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Rylands is pursuing a claim on behalf of individuals with brain injuries who have played rugby union. We represent adult players of all levels, i.e. professional men and women, as well as amateur. If you have suffered brain injuries as a result of playing rugby, please complete the sign-up form to join the group claim.
Case against World Rugby and various national governing bodies (the defendants)
Frequently Asked Questions
In this case, Rylands is representing a group of claimants who are seeking to obtain compensation from World Rugby and various rugby governing bodies as a result of their alleged failure to protect the adult rugby playing community from concussive and sub-concussive injuries.
Subconcussive hits are those that are below the concussion threshold: the brain is shaken, but not so violently that the damage to brain cells is severe enough to see through symptoms. Rugby players are particularly susceptible to such hits because they are involved in so many rucks, tackles, carries, mauls, scrums etc. A rugby player who has had a 10, 15 year career is likely to have suffered tens of thousands of such blows.
Yes. A brain is a brain; it doesn’t matter whether you’re an international player or you played for the Dog & Duck 3rd XI. We believe the defendants owe a duty of care to anybody that plays a formal game of rugby union.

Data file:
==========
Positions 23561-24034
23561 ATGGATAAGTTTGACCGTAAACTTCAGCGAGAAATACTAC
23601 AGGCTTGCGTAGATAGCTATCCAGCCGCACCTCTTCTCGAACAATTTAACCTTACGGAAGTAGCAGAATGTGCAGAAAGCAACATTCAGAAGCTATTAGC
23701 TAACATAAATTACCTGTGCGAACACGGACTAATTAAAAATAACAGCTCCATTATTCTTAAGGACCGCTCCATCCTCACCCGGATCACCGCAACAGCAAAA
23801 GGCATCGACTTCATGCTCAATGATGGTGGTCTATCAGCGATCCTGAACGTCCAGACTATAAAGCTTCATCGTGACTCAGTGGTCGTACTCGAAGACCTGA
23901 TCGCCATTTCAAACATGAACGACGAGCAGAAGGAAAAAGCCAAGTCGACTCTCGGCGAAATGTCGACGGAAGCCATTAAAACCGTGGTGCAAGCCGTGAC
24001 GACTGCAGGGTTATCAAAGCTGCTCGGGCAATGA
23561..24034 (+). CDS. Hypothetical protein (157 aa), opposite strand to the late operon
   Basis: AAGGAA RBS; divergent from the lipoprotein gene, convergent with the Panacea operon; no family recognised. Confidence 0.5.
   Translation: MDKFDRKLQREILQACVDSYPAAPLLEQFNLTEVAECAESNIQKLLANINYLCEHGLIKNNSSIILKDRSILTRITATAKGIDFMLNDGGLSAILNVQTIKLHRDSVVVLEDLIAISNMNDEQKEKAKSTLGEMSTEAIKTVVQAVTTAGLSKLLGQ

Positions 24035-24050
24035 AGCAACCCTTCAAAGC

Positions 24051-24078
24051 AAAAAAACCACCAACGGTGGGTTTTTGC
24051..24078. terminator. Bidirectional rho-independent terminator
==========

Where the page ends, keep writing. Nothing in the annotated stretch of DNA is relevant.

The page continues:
Each person is different, but the same symptoms appear time and time again, whether that’s memory loss, shortness of temper, anger, depression, suicidal thoughts, an inability to concentrate, vertigo, incontinence, addiction to alcohol or drugs, and others.
There are two main reasons:
1) We want to help players in retirement by getting them a diagnosis plus financial support for their families; and
2) To help change the game and make it safer for current and future generations.
Where a large number of people have claims against the same defendant arising out of the same set of circumstances, the most cost effective way of bringing the claim is for the claimants to join forces and progress as a group under a Group Litigation Order (“GLO”). The GLO allows the claims to be heard together rather than on an individual basis making it far more efficient.
We believe the defendants owe a duty of care to anybody that has played a formal game of rugby union. We have over 20 allegations, including the failure to regulate contact in training; the failure to create adequate concussion protocols, and the decision to shorten the return to play (following a concussion) from three-weeks in 1980 to six days in 2011.
We are therefore proposing to issue proceedings against the defendants for their failure to care for the rugby playing community with regards to traumatic brain injuries.
It is too early to be able to give an accurate prediction of the timescale to conclude this matter to a satisfactory outcome. This is because the length of time depends on the defendants’ approach. If the defendants seek to settle the claim, then the case should conclude relatively quickly. If, however, it is necessary to progress the matter through trial, the case could take longer than two years.
We believe the game has insurance in place to pay out damages for any such injuries.
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